Several years ago in Great Britain, hauliers, farmers and truck drivers picketed British refineries to protest against increases in fuel tax. The knock-on effects were startling and almost immediate. Huge queues developed at gas stations as panic buying spread, prices rose dramatically, and garages quickly ran out of stocks. Within very few days the government 'caved in' because the country was grinding to a halt. Reliable delivery of gasoline to consumers, is a very very sensitive subject.
The Ukrainian Cabinet has now signed a memorandum of partnership with the refinery owners, many of whom are Russian.
Imports, particularly of higher grades of fuel will be shut out, and Ukrainian refinery owners will get tax privileges and other perks, ostensibly to enable them to upgrade their plants. Rail transport tariffs will also be reduced. In exchange for this, the refinery owners have promised they will not act as a cartel and rig the market, and will produce more ecologically clean fuel.
Ukrainian authorities hope prices will now stabilize, but no price parameters have been indicated in the memorandum.
Things look different at ground level, however. Recent checks by regional authorities in Ukraine reveal that over 71% of Ukrainian garages are selling sub-standard fuel. It is something that Ukrainian drivers have to continuously put up with. The State consumer standards watchdog, having tested 20 million litres of fuel at retail outlets totally removed 2.65 million litres from sale. The main reasons given were octane ratings lower than those specified, and the inclusion of benzol - not good for modern engines. Many gas stations were also selling short measures, and could not produce quality certificates.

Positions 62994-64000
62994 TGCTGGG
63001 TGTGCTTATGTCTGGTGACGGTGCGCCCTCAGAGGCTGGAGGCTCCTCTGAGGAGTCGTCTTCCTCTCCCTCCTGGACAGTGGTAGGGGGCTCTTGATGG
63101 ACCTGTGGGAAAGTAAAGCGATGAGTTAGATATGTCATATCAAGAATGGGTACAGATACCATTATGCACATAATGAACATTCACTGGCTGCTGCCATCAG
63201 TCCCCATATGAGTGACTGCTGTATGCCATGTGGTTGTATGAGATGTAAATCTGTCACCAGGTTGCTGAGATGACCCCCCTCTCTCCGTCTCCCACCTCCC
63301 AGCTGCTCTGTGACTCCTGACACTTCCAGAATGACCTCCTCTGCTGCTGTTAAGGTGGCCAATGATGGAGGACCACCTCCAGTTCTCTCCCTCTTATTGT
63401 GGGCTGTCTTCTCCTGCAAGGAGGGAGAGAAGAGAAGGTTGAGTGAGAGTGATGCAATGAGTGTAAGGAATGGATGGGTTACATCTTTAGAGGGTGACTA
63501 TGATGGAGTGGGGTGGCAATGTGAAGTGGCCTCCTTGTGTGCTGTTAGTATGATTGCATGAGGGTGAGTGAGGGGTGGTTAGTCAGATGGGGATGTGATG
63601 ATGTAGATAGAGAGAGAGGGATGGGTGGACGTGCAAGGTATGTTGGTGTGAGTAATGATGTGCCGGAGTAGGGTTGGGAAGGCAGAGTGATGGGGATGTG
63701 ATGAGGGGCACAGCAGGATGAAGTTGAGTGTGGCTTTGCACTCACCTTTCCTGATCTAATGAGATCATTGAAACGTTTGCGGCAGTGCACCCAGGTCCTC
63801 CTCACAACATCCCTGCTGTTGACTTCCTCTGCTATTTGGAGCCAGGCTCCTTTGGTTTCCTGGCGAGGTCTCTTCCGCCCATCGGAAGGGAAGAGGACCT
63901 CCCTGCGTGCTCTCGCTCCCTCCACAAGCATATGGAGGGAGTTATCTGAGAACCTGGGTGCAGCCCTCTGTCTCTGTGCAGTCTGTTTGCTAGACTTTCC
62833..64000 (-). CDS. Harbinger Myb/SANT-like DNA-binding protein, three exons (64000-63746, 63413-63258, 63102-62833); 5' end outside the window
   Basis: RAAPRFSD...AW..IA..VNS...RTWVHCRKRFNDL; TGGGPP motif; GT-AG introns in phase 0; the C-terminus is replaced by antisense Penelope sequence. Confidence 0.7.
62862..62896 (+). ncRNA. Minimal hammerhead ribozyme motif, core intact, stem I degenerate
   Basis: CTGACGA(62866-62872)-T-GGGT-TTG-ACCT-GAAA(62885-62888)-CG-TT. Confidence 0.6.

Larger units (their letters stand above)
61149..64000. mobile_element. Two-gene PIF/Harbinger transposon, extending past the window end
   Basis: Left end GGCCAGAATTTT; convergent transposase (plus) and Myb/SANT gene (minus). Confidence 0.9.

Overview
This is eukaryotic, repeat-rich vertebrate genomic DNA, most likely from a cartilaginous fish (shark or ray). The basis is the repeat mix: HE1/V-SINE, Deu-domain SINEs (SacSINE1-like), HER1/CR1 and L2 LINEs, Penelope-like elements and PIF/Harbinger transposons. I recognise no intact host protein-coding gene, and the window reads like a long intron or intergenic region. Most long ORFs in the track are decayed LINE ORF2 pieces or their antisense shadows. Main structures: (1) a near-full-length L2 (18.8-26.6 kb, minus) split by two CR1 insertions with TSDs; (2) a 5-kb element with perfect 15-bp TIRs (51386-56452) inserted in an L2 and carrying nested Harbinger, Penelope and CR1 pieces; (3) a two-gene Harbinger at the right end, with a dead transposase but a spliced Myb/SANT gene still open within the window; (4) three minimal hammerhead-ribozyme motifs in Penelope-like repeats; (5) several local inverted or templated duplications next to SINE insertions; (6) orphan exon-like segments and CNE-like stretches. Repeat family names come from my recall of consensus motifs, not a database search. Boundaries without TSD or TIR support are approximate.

These are matters the government should be addressing first, but as usual the consumer gets 'the dirty end of the stick'. If you can get away with selling 'crap' to the market, why change?